This book reminds me of the Mo Willem’s Elephant & Piggie stories, but in a picture book format. Even though this story is more than the standard 32 pages, the word count is around 400 words.



My Thoughts as an Educator:

This is a great book to capture the attention of children while also creating opportunities for discussions about listening to others, points of view and individual differences. I’m always looking for books to help kids develop the ability to realize that other people may have a different perspective on a situation—or themselves!

Ages: 3-7

Grades: PreK – 2

Themes: perspective-taking, individual differences, listening

Activities:

Draw or Write: What do you think happens next, when Horse and Dog meet Bird?

STEAM: What kind of home would Horse and Dog live in? Build their house!

Think & Draw: Think about someone close to you. Do you and that person look the same? What is different about you? What is the same? Design a perfect toy for your person to take on a trip.

Discuss: Is Horse bossy? Is Dog bossy? How could Dog and Horse have avoided this big problem? What are some ways to really notice what another person is saying?

Check out this funny trailer for the book! Do you think you would like to read this one?





Monday, March 25, 2019

THE FRIENDSHIP WAR by Andrew Clements –A story of friends, buttons and economics


I’ve been wanting to read this book for a while. I was so intrigued by the concept of a story about buttons!

Description from the publisher…

Stickers, Silly Bandz, Rainbow Looms, fidget spinners . . . buttons?! A brand-new school story about friendship and fads from the bestselling author of Frindle.

This is war. Okay–that’s too dramatic.
But no matter what this is called, so far I’m winning.
And it feels wonderful.

Grace and Ellie have been best friends since second grade. Ellie’s always right in the center of everything–and Grace is usually happy to be Ellie’s sidekick. But what happens when everything changes? This time it’s Grace who suddenly has everyone’s attention when she accidentally starts a new fad at school. It’s a fad that has first her class, then her grade, and then the entire school collecting and trading and even fighting over . . . buttons?! A fad that might also get her in major trouble and could even be the end of Grace and Ellie’s friendship. Because Ellie’s not used to being one-upped by anybody. There’s only one thing for Grace to do. With the help of Hank–the biggest button collector in the sixth grade–she will have to figure out a way to end the fad once and for all. But once a fad starts, can it be stopped?

The Friendship War, written by Andrew Clements, was published by Random House Children’s Books in 2019.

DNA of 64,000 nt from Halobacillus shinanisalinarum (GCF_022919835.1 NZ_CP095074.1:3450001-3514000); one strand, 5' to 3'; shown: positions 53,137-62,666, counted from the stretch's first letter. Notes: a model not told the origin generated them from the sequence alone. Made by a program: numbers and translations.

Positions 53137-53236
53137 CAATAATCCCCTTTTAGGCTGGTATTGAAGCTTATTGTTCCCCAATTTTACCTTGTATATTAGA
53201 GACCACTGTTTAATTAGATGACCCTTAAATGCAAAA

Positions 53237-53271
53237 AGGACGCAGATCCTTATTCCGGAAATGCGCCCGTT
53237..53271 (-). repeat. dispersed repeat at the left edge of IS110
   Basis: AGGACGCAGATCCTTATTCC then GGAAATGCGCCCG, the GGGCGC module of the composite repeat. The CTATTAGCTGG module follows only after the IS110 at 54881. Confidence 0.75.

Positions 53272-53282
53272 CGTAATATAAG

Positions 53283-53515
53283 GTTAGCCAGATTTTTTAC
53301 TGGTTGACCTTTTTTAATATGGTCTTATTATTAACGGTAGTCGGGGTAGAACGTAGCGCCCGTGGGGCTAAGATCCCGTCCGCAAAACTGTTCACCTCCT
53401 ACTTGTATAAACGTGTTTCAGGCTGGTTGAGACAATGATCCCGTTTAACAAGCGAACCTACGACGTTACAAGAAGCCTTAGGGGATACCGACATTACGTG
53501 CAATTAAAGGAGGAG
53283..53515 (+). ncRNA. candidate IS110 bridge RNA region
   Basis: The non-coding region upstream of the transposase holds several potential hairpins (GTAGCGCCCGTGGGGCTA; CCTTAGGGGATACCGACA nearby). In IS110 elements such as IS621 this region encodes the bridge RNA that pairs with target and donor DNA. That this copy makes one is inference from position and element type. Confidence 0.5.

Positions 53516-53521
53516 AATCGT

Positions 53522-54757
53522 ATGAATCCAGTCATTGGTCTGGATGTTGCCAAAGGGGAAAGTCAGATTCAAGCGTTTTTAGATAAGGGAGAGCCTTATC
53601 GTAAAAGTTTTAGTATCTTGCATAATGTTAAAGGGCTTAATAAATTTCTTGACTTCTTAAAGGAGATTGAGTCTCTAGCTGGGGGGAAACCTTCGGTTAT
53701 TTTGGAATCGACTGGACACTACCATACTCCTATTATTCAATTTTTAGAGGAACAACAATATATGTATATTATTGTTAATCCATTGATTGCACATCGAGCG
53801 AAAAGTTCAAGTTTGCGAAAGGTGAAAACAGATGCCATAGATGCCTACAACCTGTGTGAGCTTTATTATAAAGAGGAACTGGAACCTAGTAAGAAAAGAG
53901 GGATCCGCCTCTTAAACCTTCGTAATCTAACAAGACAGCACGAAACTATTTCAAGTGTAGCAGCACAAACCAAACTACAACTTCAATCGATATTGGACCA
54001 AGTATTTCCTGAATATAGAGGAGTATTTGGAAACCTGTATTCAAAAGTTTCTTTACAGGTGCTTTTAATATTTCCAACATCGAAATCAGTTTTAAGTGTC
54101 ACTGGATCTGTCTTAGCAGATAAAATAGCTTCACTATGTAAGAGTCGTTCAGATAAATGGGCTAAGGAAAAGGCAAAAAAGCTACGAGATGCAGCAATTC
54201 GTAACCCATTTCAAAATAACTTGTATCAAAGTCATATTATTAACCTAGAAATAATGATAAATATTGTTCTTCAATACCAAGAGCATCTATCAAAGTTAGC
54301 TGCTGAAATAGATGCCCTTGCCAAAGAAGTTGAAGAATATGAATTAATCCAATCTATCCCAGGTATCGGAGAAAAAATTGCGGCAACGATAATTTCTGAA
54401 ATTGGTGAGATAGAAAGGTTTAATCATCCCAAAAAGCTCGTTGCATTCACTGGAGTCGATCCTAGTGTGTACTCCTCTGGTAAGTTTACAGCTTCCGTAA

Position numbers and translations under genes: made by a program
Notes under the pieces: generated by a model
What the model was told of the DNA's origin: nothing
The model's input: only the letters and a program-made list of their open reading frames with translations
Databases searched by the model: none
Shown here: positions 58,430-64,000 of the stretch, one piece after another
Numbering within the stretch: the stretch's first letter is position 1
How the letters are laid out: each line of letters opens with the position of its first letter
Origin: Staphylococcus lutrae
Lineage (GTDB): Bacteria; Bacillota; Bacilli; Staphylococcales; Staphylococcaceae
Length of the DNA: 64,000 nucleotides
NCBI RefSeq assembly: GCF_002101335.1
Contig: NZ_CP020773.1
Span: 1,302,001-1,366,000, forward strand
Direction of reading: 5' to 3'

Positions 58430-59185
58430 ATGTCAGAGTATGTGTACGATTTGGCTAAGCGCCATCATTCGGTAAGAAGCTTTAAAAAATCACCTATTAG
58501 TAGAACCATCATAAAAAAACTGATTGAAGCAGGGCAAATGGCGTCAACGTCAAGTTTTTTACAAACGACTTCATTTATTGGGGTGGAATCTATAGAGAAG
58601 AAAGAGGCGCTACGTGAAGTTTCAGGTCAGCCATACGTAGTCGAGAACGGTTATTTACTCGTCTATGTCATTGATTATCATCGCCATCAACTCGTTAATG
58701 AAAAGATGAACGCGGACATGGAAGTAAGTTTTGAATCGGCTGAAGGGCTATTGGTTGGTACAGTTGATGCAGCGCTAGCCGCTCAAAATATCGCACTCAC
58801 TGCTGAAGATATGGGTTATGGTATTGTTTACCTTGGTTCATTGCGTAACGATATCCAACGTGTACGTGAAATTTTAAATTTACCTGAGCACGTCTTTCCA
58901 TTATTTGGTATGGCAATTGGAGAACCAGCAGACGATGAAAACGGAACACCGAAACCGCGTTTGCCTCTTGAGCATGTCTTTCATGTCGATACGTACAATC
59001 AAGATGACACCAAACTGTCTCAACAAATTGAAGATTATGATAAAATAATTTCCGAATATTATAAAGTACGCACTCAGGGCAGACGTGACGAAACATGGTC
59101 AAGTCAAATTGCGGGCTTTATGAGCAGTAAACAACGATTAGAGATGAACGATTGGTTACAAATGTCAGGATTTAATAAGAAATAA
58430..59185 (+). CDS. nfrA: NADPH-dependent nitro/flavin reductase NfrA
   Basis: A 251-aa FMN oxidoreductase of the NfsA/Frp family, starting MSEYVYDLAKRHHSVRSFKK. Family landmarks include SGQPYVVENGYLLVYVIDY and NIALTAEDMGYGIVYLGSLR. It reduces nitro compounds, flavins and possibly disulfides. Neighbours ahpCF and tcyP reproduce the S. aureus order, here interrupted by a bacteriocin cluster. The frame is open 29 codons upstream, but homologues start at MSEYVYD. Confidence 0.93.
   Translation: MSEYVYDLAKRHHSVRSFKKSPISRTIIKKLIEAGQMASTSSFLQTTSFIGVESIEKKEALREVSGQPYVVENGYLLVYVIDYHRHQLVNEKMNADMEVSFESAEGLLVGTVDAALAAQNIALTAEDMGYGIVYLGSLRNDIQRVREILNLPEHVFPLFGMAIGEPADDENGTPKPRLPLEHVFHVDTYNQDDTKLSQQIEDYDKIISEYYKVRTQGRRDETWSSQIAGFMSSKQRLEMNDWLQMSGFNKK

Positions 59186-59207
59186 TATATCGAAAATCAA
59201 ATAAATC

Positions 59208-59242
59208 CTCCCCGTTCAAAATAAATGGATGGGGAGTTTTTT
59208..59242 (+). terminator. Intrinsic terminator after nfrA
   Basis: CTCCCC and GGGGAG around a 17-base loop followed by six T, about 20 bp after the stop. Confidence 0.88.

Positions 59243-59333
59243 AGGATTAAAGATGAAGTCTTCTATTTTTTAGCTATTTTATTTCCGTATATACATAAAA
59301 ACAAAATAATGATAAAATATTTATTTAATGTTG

Why you want to read this book… 

The subject of buttons caught my attention right away. I could understand how the kids in the story got interested in trading and collecting them. I have a couple of jars of them, right in my home office, because they’re kind of cool. (Ssh! Don’t tell anyone but I may break out some stretchy elastic and make myself a button bracelet tonight.)

It was really interesting how the buttons became a fad and created so much conflict between the kids in the story. I also really liked Grace’s personality. She was a kind person trying to do the right thing and thinking about how her actions affected others.

Opening:

Flying from Chicago to Boston by myself hasn’t been as big a deal as my dad said it was going to be. But nothing ever is.


If you’re a writer… 

You might notice that the pacing is great. I read this story all the way through in one day because I wanted to finish. But what I enjoyed most was the way the author had Grace share her thought processes. She questioned her friendships and what it means to be a friend, reflecting on her own decisions. I loved how she tried to do the right thing, even after things got out of control and everything started to go wrong.

When water reaches its freezing point, it turns to ice instantly. And just like that, I feel a decision snap into place—clear and cold and hard. I am not letting Ellie get away with this!


If you’re an educator…

You could find so many different things ways to bring this book into classroom activities! There are lots of opportunities to develop math problems from the button collections as well as to talk about data collection and scientific methodology. Grace's enthusiasm for data collection may even rub off on your students. 

I want to dump all three of the mixed boxes onto my floor and then sort the buttons by shape and size and color and design and material—and especially to count them! I could even put all the information into a graph or a table—really look at the data!

After reading this book I was excited about the idea of using buttons to create bracelets or sculptures and I bet students would enjoy this too. Watch this video to see how Augusto Esquivel, an artist from Buenos Aires, Argentina, uses buttons to make sculptures:  




If you’re looking for another great list of middle grade books to read, check out Marvelous Middle Grade Monday on Greg Pattridge's blog.